Unpredictable Collegiate CS:GO

Collegiate CS:GO is becoming less and less predictable with every season. It used to be easy to simply assume that the season would end with a California school on top, with probably a few other California schools directly below them. Then, we started seeing some Canadian schools in the mix, then came the Texans, and finally, after multiple seasons of simply being “trash tier”, the East burst on the scene take take the title. Now, it seems like every division holds unknown threats and unlimited potential.

UCI showed great concentration at CSL Grand Finals 2017.

Let’s start with the West. It’s the region of rivalry. Lots of history is shared between these teams and many of them know the opposing schools’ rosters personally. It’s not uncommon to see multiple teams at locally hosted LAN events. Full of tradition and talent, there’s multiple squads to look out for this year. UCLA and UCI were both semifinalists last season, and they both got placed in West 1. UCSD, winners of AVGL 2017, are also in that group. It’s a shark tank, to put it lightly. Beyond that, you have your other monsters like SJSU, SDSU, and whatever other combination of S and U’s you can imagine.  The point is, all these teams are scary.

Then we go North. It’s starting to get cold, which means more time spent indoors practicing for these schools. Canadian schools are starting to develop incredibly advanced esports programs as highlighted in our piece on Saints Gaming. These kinds of programs ensure that schools and gather elite talent, give support to their players through coaching and development, and of course, involve the entire school in the hype that is competitive gaming. CSL 2016 runner-up team Universite De Montreal still have their core players, the pillars of which are three French brothers, though 3psilon has moved to a coaching role. If you want more on the team, check out this piece from 2016.  There’s also the established Ryerson, a staple of every league CSL offers, and University of Ottawa, a top 8 team from last season.  And of course, the classic SFU and UBC rivalry will get the spotlight in Division 1 North 1. Lots to watch above the border.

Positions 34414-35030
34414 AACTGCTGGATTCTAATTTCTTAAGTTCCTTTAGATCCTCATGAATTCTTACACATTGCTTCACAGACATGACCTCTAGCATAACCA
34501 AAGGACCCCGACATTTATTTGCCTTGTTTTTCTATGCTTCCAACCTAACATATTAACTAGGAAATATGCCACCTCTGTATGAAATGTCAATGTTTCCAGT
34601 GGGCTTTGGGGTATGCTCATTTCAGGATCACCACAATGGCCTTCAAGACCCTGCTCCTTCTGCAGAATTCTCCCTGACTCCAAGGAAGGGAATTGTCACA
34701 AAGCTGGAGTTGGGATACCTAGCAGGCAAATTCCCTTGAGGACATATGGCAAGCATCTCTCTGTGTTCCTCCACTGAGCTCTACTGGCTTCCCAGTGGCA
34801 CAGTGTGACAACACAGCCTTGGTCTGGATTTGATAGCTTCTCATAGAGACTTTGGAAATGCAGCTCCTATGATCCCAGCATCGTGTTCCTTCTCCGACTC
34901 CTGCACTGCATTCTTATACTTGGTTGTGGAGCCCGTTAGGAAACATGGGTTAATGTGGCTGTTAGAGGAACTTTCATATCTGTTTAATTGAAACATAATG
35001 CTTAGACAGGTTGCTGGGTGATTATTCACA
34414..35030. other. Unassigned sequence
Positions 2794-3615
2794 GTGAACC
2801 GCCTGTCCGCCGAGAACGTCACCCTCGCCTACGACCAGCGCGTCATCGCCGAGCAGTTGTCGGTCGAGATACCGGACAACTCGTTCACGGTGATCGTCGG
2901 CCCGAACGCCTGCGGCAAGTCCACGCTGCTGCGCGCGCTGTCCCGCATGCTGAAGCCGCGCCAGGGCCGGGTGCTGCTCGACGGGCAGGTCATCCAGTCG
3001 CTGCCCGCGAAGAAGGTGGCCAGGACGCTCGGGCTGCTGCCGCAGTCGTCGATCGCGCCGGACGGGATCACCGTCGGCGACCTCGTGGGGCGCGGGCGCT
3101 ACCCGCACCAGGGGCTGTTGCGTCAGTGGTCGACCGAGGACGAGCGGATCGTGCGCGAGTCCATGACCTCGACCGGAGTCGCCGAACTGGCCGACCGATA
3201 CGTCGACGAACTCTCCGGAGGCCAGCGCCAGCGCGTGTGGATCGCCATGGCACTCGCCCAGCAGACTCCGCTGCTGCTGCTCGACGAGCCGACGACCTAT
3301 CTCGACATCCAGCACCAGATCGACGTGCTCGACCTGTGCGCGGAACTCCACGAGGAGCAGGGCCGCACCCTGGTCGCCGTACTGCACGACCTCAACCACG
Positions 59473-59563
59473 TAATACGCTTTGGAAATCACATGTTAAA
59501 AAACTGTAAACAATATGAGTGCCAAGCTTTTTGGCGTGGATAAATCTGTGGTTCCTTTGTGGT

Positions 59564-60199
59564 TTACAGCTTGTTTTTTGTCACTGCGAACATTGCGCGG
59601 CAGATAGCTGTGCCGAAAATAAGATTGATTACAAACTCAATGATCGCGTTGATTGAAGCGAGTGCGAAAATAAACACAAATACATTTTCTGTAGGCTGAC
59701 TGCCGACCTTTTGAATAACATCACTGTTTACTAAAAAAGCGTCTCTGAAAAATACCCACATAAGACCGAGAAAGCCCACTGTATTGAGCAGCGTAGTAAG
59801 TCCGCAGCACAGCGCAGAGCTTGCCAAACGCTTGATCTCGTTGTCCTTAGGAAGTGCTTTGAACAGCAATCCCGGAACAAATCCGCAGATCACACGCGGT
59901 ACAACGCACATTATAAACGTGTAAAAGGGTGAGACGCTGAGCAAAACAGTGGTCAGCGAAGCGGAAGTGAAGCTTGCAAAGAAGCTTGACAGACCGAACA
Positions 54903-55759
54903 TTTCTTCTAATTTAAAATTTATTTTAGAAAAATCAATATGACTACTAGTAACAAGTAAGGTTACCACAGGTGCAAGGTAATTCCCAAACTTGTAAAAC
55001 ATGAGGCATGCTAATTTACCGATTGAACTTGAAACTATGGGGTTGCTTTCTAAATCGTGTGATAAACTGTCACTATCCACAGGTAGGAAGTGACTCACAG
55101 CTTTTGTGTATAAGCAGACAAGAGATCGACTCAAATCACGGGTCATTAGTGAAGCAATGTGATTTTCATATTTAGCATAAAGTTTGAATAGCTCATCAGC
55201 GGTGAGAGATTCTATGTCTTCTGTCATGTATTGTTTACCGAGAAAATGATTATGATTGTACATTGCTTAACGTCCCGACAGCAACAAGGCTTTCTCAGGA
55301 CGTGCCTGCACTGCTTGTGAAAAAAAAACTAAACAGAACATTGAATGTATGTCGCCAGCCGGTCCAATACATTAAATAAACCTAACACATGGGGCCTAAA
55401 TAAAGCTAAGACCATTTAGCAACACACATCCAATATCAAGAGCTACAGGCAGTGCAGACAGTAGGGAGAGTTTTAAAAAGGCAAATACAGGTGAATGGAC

Texas is Texas. I could make a joke about having an affinity for shooting things, but the fact is that they always have a presence in CS:GO. Matthew Mcconaughey Fan Club is still probably the best team name we have in CSL.

And last, but certainly not least, the East. Once the region that no one took seriously, they are now the region that holds the largest juggernaut in CSL. Baruch College are the defending champs, but they aren’t resting on their laurels. They have arguably improved their squad with the addition of 4sh0t, member of the team Torqued that is playing on ESEA MDL. That doesn’t mean we should ignore everyone else in the East. NYU is back this season and the impending matchup between them in Baruch should offer an interesting early test for the reigning kings.

Overall, this season is set to be the most exciting CSL has seen. There’s more talent, more rivalries, and more potential for greatness. The competition opens up with literal explosiveness as we head to Nuke. Let’s get it on!

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